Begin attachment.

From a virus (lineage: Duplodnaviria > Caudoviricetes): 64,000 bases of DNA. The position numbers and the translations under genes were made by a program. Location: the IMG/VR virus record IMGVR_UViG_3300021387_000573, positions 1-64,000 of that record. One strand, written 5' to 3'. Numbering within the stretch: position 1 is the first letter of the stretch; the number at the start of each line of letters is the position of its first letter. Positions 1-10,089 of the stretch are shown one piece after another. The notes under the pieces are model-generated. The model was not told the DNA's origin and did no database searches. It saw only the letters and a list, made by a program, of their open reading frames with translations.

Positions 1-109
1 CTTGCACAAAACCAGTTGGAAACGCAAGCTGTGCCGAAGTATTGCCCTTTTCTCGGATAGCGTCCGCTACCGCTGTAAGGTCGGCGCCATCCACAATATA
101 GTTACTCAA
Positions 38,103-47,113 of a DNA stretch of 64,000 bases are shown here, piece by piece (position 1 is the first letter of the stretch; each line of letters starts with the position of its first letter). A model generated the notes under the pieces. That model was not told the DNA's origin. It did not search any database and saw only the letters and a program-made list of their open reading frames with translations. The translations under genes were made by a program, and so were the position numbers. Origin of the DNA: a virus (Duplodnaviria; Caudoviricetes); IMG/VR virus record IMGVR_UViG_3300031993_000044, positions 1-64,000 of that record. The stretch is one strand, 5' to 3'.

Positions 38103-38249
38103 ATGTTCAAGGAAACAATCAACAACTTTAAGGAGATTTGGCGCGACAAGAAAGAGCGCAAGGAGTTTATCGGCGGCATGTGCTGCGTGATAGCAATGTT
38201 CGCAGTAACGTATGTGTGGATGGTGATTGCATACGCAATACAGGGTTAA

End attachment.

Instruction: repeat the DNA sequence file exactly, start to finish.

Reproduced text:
From a virus (lineage: Duplodnaviria > Caudoviricetes): 64,000 bases of DNA. The position numbers and the translations under genes were made by a program. Location: the IMG/VR virus record IMGVR_UViG_3300021387_000573, positions 1-64,000 of that record. One strand, written 5' to 3'. Numbering within the stretch: position 1 is the first letter of the stretch; the number at the start of each line of letters is the position of its first letter. Positions 1-10,089 of the stretch are shown one piece after another. The notes under the pieces are model-generated. The model was not told the DNA's origin and did no database searches. It saw only the letters and a list, made by a program, of their open reading frames with translations.

Positions 1-109
1 CTTGCACAAAACCAGTTGGAAACGCAAGCTGTGCCGAAGTATTGCCCTTTTCTCGGATAGCGTCCGCTACCGCTGTAAGGTCGGCGCCATCCACAATATA
101 GTTACTCAA
Positions 38,103-47,113 of a DNA stretch of 64,000 bases are shown here, piece by piece (position 1 is the first letter of the stretch; each line of letters starts with the position of its first letter). A model generated the notes under the pieces. That model was not told the DNA's origin. It did not search any database and saw only the letters and a program-made list of their open reading frames with translations. The translations under genes were made by a program, and so were the position numbers. Origin of the DNA: a virus (Duplodnaviria; Caudoviricetes); IMG/VR virus record IMGVR_UViG_3300031993_000044, positions 1-64,000 of that record. The stretch is one strand, 5' to 3'.

Positions 38103-38249
38103 ATGTTCAAGGAAACAATCAACAACTTTAAGGAGATTTGGCGCGACAAGAAAGAGCGCAAGGAGTTTATCGGCGGCATGTGCTGCGTGATAGCAATGTT
38201 CGCAGTAACGTATGTGTGGATGGTGATTGCATACGCAATACAGGGTTAA